miss, ms or miss
When is it appropriate to address a letter to Mrs, Miss or Ms
Most often, you would use 'Mrs.' if you know the woman is married, 'Miss' if you know she is not. Some etiquette writers (and female professionals in male-dominated fields, and women who did not take their husband's name, and feminists, etc.) suggest the default use of 'Ms.' for any woman, regardless of marital status, as it is more neutral and does not define the woman in terms of a man. It also does not carry the risk of using 'Mrs.' or 'Miss' and getting it wrong.
In short, 'Ms.' is often the preferred neutral title, identical in usage to the male 'Mr.' However, use 'Miss' or 'Mrs.' if you happen to know that the woman prefers and uses this title herself.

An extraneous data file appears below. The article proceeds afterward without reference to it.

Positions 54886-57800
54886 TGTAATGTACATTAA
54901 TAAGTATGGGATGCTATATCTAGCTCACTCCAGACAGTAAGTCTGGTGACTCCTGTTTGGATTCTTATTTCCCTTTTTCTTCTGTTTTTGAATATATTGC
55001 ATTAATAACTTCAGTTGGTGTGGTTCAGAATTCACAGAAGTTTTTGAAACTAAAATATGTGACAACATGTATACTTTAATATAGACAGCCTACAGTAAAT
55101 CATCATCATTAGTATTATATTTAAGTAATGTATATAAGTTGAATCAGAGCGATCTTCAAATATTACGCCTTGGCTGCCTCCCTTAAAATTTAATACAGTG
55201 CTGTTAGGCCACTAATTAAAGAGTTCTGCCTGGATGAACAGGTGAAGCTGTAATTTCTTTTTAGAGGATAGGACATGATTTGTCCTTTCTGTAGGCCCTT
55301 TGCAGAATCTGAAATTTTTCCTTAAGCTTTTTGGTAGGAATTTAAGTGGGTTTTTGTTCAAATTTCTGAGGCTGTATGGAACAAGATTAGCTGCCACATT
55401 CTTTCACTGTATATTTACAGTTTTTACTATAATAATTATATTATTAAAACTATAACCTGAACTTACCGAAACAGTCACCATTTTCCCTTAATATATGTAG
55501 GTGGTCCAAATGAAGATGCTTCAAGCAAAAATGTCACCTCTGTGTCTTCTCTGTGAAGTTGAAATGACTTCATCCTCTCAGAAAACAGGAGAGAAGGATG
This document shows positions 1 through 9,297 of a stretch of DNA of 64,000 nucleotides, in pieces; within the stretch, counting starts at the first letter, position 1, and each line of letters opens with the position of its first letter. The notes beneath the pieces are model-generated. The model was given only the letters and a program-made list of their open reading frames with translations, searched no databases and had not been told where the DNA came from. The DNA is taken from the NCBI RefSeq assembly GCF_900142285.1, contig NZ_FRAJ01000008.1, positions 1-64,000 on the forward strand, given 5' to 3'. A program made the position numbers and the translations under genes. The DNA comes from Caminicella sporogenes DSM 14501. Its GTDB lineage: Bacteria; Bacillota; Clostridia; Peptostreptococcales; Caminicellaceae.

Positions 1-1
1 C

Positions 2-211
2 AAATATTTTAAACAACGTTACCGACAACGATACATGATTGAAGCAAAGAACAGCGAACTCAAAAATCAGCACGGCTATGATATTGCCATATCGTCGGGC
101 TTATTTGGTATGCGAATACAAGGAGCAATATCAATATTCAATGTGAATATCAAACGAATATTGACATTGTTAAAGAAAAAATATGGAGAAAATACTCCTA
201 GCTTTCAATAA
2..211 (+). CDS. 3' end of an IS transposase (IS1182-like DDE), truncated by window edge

|link comment||answered Feb 07 '11 at 18:12 Collane Ramsey Expert|
I was taught back when Ms first was introduced that you don't add a period after Ms, because it is not an abbreviation. It was devised because when addressing a man as Mr. John Doe we are not indicating his marital status which is not pertinant in formal situations. Women's marital status should likewise be not pertinant in formal situations so Ms Jane Doe is vastly superior to Miss Jane Doe or worse still, Mrs. John Doe. In many European languages, once you are an adult woman, especially in a formal business environment women are no longer referred to as their language's equivalent of Miss, but all adult women become the equivalent of Mrs. regardless of marital status. Women older than baby boomers may be accustomed to being called Mrs. John Doe, but women who do not define themselves in terms of a man would prefer Ms Jane Doe or Mrs. Jane Doe to using the husband's first name instead of their own.
|link comment||answered Nov 07 '15 at 09:46 Laurie New member|
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